Such jury-rigged solutions are not a long-term fix, Goldfarb admits. He says his ultimate dream is a broadband-based Web that will allow him to turn over to the student control of what he's looking at in the classroom and let him choose what he wants more information about. He could click on a 3-D image of the hardware he's studying, for instance, and get precise schematics and internal depictions of the equipment.

Such fantasies may yet come true, if industry prognosticators have it right. According to Forrester Research, even with broadband's stuttering record, upwards of 50 million households will have high-speed Internet access by 2005. That seems hard to believe, however. To reach those numbers, many experts say, the federal government would have to essentially mandate widespread deployment of broadband. That's a long shot considering the FCC's record of inaction and the government's lack of any real interest in considering some of the more creative ideas to jump-start broadband, such as giving subsidies to people to choose their own high-speed Web provider while providing tax breaks to companies that roll out broadband networks. "The government is missing the point that the broadband debate is much bigger than just an argument about deploying a new technology," says Karen Kornbluh, a Markle fellow at the New America Foundation. "It's about productivity, the future of the high-tech industry, and innovation." Yet recent reports in The Wall Street Journal suggest that the Bush Administration is planning a policy statement on the issue, including money to promote rural broadband access and a proposal that the FCC loosen the rules on the Baby Bells' investment in high-speed access. Whether the move will help jump-start the industry is anyone's guess.

Wireless networks, especially the next-generation 3G digital technologies, could be the answer to breaking the broadband logjam, according to some experts. The telecom companies are motivated to install these networks because they're counting on them for so-called mobile commerce, which would let people purchase travel tickets or groceries, conduct banking transactions and locate the nearest French restaurant on their cell phones. With 3G links throughout the country, they could serve as wireless broadband hookups for the last mile from the curb to the desktop. But no one expects 3G to be widespread for five years or so. In fact, 3G spectrum sales have been pushed back to at least 2004.

There is one business imperative, however, that could change the broadband landscape much sooner. Major content providers, whose growth is being stymied by the slow Web, may finally take the lead in goading telecom companies to speed up the Internet. There are already promising signs in the escalating rivalry between America Online and Microsoft Network, the two biggest Web portals, both of which are keenly aware that growth in usage and revenue depends on broadband. Without it, potentially lucrative e-commerce and music and video downloads will never get off the ground. To ensure that it does, AOL Time Warner Inc. has begun to aggressively market broadband services through its sister company, Time Warner Cable, and has released a new version of its software incorporating advanced entertainment and e-mail capabilities that require high-speed access to use it to full advantage. Meanwhile, Microsoft has signed agreements with Verizon, BellSouth, Qwest Communications International Inc. and SBC Communications to market MSN to 90 percent of the households currently capable of receiving DSL, and to twice as many additional potential DSL subscribers within the next few years.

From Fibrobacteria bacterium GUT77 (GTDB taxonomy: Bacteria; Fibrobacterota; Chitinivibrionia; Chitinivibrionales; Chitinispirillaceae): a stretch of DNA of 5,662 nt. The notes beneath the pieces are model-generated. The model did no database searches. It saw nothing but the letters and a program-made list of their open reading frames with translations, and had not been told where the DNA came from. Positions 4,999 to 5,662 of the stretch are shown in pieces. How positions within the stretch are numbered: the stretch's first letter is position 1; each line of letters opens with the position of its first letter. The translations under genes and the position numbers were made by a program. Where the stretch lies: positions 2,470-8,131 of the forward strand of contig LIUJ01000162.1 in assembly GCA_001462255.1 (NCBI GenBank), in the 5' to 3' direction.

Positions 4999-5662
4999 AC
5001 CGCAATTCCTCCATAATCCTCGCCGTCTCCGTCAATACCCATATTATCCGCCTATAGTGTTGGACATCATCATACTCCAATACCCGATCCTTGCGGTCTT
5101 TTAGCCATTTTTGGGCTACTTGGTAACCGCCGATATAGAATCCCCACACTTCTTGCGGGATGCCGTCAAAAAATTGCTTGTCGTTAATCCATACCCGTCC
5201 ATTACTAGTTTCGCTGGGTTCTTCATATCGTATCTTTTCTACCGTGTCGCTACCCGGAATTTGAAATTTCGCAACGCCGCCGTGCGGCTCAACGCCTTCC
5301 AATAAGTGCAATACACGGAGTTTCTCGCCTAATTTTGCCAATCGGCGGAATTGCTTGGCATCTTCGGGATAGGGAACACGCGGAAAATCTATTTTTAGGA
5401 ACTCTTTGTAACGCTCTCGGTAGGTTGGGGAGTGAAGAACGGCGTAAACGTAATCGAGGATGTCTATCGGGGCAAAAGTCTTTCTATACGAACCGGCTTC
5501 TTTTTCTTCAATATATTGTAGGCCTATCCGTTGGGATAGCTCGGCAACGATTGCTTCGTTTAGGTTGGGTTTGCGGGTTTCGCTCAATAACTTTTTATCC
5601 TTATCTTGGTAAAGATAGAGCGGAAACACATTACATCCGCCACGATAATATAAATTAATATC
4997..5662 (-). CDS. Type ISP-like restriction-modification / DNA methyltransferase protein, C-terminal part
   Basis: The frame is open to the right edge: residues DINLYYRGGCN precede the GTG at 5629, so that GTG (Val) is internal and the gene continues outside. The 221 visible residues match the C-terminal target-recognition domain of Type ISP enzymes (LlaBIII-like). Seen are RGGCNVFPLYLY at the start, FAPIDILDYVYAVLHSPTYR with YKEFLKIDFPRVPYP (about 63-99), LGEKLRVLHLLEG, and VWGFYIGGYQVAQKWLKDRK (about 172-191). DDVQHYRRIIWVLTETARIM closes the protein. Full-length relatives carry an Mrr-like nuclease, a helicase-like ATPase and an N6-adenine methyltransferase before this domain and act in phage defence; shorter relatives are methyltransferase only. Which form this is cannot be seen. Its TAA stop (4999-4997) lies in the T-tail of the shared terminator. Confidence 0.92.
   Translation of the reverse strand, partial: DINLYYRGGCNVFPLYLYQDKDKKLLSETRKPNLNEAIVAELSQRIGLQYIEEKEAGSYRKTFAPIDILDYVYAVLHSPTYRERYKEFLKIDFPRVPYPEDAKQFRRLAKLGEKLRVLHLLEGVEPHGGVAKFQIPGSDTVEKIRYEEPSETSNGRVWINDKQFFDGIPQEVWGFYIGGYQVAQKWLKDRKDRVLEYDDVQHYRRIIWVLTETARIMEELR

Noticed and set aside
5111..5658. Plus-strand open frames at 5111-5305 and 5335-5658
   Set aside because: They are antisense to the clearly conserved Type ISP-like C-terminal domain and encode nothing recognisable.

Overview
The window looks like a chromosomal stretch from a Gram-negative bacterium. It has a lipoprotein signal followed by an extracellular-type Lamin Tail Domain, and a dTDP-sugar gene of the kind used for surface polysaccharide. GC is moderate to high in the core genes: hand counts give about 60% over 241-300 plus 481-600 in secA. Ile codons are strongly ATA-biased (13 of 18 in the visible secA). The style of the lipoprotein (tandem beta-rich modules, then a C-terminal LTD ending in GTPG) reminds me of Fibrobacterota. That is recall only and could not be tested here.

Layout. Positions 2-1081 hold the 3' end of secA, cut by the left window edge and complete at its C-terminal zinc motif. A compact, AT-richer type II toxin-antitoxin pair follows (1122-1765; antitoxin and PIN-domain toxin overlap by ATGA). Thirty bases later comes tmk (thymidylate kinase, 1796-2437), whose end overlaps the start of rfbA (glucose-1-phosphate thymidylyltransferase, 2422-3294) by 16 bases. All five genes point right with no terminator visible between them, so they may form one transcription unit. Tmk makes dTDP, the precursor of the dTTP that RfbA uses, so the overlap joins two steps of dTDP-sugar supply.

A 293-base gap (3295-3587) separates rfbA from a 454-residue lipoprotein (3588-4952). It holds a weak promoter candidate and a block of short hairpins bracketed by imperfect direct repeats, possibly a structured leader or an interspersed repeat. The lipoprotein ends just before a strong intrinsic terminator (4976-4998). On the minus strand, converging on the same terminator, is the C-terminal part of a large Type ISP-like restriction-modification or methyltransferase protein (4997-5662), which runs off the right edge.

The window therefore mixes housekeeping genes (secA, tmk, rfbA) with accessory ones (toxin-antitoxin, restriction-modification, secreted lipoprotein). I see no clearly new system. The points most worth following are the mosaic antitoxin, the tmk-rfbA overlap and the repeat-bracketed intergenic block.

Even with the battle between AOL and Microsoft heating up, the bulk of visitors to most company sites dependent on the Web for revenue will continue to get there by dial-up lines for at least the next few years. Consequently, the Web content strategy that most CIOs will have to grudgingly continue to live with is one that satisfies dial-up users without alienating the broadband audience. However, now that companies with the most vested interest are demanding broadband rollout, there's some light at the end of the tunnel. No one ever got rich betting on broadband before, but with Microsoft and AOL's money on the line, this may finally be the time to beat the odds.

Jeffrey Rothfeder writes frequently about business, security, environmental and technology issues. Comments on this story can be sent to editors@cioinsight.com.



Web Sites

The Federal Communications Commission, headed by Michael Powell, oversees U.S. broadband and telecommunications policies.

The Institute for the Study of Distributed Work is a think tank that focuses on issues related to telecommuting and the use of technology in nontraditional work environments.

The New Networks Institute is an independent consumer group that monitors how the breakup of AT&T and the creation of the Baby Bells as separate entities impacts telecommunications subscribers.

This article was originally published on 02-25-2002